The Book of Mormon:
The Keystone Scripture

Review of Paul R. Cheesman, ed., assisted by S. Kent Brown and Charles D. Tate, Jr., The Book of Mormon: The Keystone Scripture. Provo: Religious Studies Center, Brigham Young University, 1988. ix + 293 pp., indexes of subjects and scriptures. $13.95.

The title page proclaims this book as the proceedings of “the First Annual Book of Mormon Symposium,” announcing the commitment of both the Religious Studies Center and Brigham Young University to have an annual symposium on this “keystone” scripture. This symposium was held in September 1985, and to date four have been held; the proceedings of two are now in print, and the third and fourth should appear this year.

This book of papers offers fifteen presentations by authors, many of whom are well known to students of Mormonism. They include: Daniel H. Ludlow, “The Challenge of the Book of Mormon”; Robert J. Matthews, “What the Book of Mormon Tells Us about Jesus Christ”; Robert L. Millet, “The Ministry of the Father and the Son”; Joseph F. McConkie, “A Comparison of Book of Mormon, Bible, and Traditional Teachings on the Doctrines of Salvation”; Kent P. Jackson, “The Beginnings of Christianity in the Book of Mormon”; Rodney Turner, “The Three Nephite Churches of Christ”; Stephen D. Ricks, “Fasting in the Book of Mormon and the Bible”; Larry E. Dahl, “Faith, Hope, and Charity”; Gayle O. Brown, “Love in the Book of Mormon”; George F. Carter, “Before Columbus”; Norman Totten, “Categories of Evidences for Old World Contacts with Ancient America”; Paul R. Cheesman, “Cultural Parallels between the Old World and the New World”; James R. Christianson, “The Bering Strait and American Indian Origins”; George A. Horton, Jr., “Book of Mormon-Transmission from Translator to Printed Text”; and Susan Easton Black, “Lest Ye Become as the Nephites of Old.”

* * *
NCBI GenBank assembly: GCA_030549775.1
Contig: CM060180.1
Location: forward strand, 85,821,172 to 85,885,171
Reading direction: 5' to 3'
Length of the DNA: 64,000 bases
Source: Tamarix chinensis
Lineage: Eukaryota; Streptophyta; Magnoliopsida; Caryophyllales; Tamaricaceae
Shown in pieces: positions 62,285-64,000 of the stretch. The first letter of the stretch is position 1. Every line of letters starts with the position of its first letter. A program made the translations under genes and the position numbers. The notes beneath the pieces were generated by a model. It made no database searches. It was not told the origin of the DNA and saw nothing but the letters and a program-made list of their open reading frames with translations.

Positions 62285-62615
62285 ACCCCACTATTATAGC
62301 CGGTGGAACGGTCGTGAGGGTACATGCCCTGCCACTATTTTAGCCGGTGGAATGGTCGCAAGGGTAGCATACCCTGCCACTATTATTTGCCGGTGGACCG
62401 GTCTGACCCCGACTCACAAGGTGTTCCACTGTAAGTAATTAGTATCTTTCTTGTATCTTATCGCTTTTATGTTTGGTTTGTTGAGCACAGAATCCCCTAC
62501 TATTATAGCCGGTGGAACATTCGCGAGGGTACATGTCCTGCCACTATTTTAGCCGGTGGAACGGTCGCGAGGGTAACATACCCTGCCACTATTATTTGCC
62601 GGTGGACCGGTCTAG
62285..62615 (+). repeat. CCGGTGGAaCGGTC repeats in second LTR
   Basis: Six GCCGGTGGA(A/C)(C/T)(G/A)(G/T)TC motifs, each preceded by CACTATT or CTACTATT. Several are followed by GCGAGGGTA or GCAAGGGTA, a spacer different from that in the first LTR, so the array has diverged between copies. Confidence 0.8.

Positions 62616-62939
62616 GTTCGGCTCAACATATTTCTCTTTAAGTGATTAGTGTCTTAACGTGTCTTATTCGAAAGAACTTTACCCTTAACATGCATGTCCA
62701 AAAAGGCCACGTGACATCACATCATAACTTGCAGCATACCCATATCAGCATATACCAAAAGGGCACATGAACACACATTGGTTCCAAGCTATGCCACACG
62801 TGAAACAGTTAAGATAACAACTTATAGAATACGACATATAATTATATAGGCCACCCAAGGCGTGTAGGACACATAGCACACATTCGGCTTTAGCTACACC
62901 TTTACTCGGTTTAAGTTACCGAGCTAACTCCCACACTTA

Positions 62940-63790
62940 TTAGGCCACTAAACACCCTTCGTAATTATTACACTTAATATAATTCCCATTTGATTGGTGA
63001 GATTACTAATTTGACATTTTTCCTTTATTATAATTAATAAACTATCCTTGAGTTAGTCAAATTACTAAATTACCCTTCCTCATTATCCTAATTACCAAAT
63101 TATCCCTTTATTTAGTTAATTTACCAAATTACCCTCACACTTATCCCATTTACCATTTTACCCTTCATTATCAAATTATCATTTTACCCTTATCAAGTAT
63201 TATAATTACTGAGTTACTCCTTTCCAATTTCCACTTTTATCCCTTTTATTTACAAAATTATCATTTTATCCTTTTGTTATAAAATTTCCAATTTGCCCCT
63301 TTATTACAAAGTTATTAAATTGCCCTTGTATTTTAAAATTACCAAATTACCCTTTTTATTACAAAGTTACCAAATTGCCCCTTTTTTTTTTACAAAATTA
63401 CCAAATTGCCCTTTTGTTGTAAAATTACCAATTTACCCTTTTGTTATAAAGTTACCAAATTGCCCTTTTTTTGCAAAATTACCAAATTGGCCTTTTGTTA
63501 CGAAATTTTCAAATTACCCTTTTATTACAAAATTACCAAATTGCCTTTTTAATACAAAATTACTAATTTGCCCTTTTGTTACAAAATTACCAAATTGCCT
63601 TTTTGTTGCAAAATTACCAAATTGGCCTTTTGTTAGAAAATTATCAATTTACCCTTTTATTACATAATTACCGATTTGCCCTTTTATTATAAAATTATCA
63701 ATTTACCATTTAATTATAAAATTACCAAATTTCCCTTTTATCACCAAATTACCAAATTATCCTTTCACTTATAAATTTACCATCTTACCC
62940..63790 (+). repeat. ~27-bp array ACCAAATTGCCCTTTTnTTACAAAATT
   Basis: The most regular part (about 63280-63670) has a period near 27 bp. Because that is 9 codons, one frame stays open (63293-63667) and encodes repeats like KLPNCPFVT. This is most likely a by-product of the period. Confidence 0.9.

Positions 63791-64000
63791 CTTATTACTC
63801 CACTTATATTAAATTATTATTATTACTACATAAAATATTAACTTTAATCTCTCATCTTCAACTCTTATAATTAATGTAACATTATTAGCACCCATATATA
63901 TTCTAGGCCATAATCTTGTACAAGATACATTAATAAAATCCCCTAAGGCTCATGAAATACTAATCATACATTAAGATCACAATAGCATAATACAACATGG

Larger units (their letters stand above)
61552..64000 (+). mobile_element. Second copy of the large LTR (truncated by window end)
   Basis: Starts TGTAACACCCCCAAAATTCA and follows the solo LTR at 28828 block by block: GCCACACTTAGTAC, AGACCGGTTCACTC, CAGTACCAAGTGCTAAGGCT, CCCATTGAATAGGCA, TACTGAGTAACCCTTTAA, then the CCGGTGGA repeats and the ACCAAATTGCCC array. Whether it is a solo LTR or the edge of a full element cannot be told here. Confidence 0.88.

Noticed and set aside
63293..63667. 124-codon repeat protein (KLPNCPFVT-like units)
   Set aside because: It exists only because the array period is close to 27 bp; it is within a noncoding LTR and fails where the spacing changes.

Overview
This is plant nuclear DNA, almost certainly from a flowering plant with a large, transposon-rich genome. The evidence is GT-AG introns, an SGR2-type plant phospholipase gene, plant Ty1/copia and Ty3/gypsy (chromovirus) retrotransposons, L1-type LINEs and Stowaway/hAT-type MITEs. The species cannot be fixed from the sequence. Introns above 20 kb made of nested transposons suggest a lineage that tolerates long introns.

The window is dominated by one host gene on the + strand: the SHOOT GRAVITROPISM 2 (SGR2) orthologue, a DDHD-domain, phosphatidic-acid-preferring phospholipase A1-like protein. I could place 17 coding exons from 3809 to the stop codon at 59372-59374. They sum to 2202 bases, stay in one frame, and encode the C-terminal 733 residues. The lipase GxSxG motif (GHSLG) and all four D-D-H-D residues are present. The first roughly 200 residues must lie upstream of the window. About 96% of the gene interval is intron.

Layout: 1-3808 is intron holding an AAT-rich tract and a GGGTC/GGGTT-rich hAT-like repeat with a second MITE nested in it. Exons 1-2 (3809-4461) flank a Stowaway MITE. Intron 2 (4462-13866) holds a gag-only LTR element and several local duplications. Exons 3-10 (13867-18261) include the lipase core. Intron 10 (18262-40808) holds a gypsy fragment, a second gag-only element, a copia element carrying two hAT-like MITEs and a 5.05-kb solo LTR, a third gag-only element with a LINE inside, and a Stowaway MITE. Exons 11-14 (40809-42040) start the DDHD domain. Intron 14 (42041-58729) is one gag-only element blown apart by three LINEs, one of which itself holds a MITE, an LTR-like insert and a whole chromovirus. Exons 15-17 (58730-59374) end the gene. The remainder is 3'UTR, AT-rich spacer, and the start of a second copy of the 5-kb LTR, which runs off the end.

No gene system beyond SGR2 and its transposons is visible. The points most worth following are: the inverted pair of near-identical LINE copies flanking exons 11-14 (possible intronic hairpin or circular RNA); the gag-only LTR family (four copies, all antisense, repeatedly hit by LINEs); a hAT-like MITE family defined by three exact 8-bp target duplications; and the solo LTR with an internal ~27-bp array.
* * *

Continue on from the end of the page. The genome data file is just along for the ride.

As is clear from these titles, topics range from thematic analyses of culture and doctrine within the book itself, the history of its coming forth, and examinations of the broader ancient context in which the Book of Mormon was created. All of the presentations seem to have been created with the interested layperson in mind and are admirably clear and well documented. No doubt future symposia will also include more specialized materials.

Two papers I found most absorbing were the diffusionist presentations of Carter and Totten-also the only two among the presenters who were not BYU faculty members. Carter, of Texas A&M, reported the absorbing narrative of his own research into transoceanic transmission of such biological items as cotton, the sweet potato (“botanically and linguistically it is clear that it has been carried out of America probably three times, and at least two of these are pre-Columbian,” p. 169), chickens, maize (“maize of a type formerly grown on the coast of Peru, but having long disappeared from that region before 1500, is one of the kinds found in the interior of China,” p. 171), and other plants, including the pineapple, which appears in a mural at Pompeii.

Totten, who is part Choctaw, launched an energetic and well-documented attack on isolationism which, he accuses, “sometimes results in not reporting or even worse in hiding evidence which supports opposing views” (p. 189). He then catalogues twenty items of evidence of both trans-Pacific and trans-Atlantic contact that were fascinating in both their range and their specificity. As diffusionists, Carter and Totten are not in the majority of American anthropologists and archaeologists, but their vivid research raises worthy challenges to traditional views of American origins.

Christianson’s careful and even-handed analysis of the Bering Strait hypothesis for the peopling of the North America was also interesting. Ludlow’s analysis of the major claims for the Book of Mormon (p. 4) provides a solid foundation not only for his own analysis of the major themes but also for the several doctrinally focused studies of his colleagues. I particularly enjoyed Dahl’s analysis of “Faith, Hope, and Charity,” and Brown’s essay on love.

For many readers, the diversity of approaches in this book and the universal accessibility of discussion will be enlightening, refreshing, and a stimulus to personal studies–no doubt the intent of the symposium’s organizers and participants. If the promise of the title page holds true, other equally handsomely designed volumes will make welcome additions to personal libraries.